It's helpful then to step back a little to see the bigger picture, as Robert Griffiths does in today's Morning Star (http://www.morningstaronline.co.uk/index.php/content/view/full/113056). Whilst I'm not entirely convinced that the General Secretary of the Communist Party of Britain has quite joined all the dots between resistance to austerity in the here and now and the overthrow of capitalism by the working class, that hardly discredits a sound analysis of the (frustratingly) slow but steady progress being made in the trade unions.
(I imagine the "British Road to Socialism" as a winding country lane very little of which is visible ahead as you travel along it).
Griffiths is right to point out that 2011 has seen the slow awakening of our movement to the need to resist, and also to point out that our trade unions - even the TUC - have adopted sensible and progressive economic policies which, if implemented, would begin to turn the tide of attacks upon working people.
Unfortunately, we lack a political party prepared to advocate such policies at present - those Labour politicians prepared unequivocally to back our resistance to austerity are all too few and far between (http://l-r-c.org.uk/press/labour-mps-and-councillors-back-30-november-strike-and-say-we-wont-cross-pi/).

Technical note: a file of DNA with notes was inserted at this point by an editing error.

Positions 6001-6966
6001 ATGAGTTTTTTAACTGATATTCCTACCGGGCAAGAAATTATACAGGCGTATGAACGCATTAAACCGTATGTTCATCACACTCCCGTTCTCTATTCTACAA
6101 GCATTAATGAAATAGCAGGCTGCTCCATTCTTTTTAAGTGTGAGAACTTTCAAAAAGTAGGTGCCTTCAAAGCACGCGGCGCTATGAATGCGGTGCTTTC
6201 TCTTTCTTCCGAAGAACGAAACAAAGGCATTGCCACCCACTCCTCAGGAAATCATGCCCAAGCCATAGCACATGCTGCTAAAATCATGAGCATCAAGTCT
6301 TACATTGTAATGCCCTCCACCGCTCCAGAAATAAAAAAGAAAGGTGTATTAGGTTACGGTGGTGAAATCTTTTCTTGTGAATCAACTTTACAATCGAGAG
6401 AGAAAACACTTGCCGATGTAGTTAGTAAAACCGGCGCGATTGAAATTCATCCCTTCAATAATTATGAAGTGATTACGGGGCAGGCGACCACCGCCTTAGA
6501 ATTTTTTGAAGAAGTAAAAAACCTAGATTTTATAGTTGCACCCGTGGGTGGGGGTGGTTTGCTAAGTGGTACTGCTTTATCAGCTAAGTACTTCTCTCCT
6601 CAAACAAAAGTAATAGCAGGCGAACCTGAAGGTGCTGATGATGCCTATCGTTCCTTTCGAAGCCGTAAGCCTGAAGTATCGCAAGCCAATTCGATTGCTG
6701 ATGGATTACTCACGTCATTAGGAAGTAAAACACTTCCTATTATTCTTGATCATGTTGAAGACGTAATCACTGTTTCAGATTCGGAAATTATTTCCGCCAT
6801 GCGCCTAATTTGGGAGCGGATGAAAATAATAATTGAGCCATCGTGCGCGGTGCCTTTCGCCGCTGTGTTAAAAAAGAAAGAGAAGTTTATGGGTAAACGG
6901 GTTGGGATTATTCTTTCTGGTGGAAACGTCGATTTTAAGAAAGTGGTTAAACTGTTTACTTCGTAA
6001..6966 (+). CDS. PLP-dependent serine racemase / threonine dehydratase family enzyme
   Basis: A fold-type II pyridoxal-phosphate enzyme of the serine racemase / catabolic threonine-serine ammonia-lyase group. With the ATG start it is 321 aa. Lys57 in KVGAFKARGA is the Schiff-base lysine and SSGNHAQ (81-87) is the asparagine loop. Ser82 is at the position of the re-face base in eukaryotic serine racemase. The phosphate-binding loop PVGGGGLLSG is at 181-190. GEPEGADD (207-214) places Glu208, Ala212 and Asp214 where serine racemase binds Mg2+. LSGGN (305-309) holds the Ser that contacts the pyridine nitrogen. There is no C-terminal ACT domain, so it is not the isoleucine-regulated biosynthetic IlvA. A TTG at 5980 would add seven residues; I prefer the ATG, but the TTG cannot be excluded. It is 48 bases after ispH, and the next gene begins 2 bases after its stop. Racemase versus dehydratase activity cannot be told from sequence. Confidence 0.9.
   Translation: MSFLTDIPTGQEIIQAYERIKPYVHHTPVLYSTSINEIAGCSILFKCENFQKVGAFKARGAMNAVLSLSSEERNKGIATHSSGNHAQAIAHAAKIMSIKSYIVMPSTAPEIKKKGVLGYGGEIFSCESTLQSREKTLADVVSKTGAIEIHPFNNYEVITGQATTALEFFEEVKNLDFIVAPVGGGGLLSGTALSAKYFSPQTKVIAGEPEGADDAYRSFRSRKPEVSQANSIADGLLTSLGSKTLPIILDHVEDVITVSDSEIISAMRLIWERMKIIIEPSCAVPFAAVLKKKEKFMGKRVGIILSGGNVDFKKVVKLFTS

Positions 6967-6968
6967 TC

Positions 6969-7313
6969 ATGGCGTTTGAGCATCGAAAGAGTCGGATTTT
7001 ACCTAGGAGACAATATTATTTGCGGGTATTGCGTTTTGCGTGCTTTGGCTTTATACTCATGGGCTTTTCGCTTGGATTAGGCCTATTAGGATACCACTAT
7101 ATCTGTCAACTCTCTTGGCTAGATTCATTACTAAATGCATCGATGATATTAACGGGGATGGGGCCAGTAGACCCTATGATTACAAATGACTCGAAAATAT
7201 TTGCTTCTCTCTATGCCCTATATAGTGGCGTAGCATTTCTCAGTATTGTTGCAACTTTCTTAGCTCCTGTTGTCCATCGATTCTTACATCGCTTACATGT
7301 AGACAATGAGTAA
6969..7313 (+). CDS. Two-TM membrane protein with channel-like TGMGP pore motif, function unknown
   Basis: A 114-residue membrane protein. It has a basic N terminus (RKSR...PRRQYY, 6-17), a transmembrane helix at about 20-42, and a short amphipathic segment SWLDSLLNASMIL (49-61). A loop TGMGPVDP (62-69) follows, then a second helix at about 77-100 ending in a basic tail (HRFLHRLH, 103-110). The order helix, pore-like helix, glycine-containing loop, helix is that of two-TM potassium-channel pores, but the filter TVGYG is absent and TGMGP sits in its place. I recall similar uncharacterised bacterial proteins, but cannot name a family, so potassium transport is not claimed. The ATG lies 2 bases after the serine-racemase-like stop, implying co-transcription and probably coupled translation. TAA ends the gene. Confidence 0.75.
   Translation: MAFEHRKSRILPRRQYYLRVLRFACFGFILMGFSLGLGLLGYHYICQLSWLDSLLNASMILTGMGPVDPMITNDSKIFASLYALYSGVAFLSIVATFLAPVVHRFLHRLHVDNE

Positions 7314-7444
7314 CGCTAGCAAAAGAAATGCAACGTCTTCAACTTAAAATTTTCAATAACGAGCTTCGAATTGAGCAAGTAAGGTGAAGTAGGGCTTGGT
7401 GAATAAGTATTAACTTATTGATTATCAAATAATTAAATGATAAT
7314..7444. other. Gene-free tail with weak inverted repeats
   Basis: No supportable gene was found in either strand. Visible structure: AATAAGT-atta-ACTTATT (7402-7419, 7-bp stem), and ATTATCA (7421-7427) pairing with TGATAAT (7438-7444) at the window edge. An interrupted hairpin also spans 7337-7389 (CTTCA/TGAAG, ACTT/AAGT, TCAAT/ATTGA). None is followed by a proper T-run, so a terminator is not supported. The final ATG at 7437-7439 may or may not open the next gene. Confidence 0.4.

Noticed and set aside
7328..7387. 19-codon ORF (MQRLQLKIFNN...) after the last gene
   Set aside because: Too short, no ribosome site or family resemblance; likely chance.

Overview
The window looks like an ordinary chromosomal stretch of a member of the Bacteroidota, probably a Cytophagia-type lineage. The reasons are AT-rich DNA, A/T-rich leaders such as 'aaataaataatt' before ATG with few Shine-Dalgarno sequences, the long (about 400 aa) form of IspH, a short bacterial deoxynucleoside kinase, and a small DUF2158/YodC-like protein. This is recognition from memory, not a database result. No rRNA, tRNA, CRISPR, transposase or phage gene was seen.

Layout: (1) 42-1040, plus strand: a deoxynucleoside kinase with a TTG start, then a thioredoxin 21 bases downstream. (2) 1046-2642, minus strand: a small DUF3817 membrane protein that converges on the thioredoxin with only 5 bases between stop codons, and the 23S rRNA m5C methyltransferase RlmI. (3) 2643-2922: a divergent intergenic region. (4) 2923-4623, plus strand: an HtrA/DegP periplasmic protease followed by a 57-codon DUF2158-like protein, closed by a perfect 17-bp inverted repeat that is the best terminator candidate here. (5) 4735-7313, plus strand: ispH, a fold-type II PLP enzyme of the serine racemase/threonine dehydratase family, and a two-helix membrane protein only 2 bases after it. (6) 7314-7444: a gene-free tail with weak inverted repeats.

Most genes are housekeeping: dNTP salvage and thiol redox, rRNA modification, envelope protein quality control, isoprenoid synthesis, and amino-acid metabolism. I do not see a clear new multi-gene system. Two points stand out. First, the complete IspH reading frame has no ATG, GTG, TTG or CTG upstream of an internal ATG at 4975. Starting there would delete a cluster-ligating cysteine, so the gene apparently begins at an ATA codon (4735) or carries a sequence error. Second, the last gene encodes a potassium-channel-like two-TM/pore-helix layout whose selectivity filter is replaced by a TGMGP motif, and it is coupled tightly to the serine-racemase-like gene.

If 2011 has been the year the trade unions woke up, we need 2012 to be the year in which we shift the Labour Party on to our side. This is particularly challenging for those of us having to resist the implementation of cuts by Labour politicians believing that they have no alternative.
Regular readers of this blog, Sid and Doris Blogger, will have appreciated that I haven't written this because I have any particular answer or insight, but just because my journey into work has been prolonged this morning. For now all we can do is build the strength of the union as best we can to resist as many attacks as possible.
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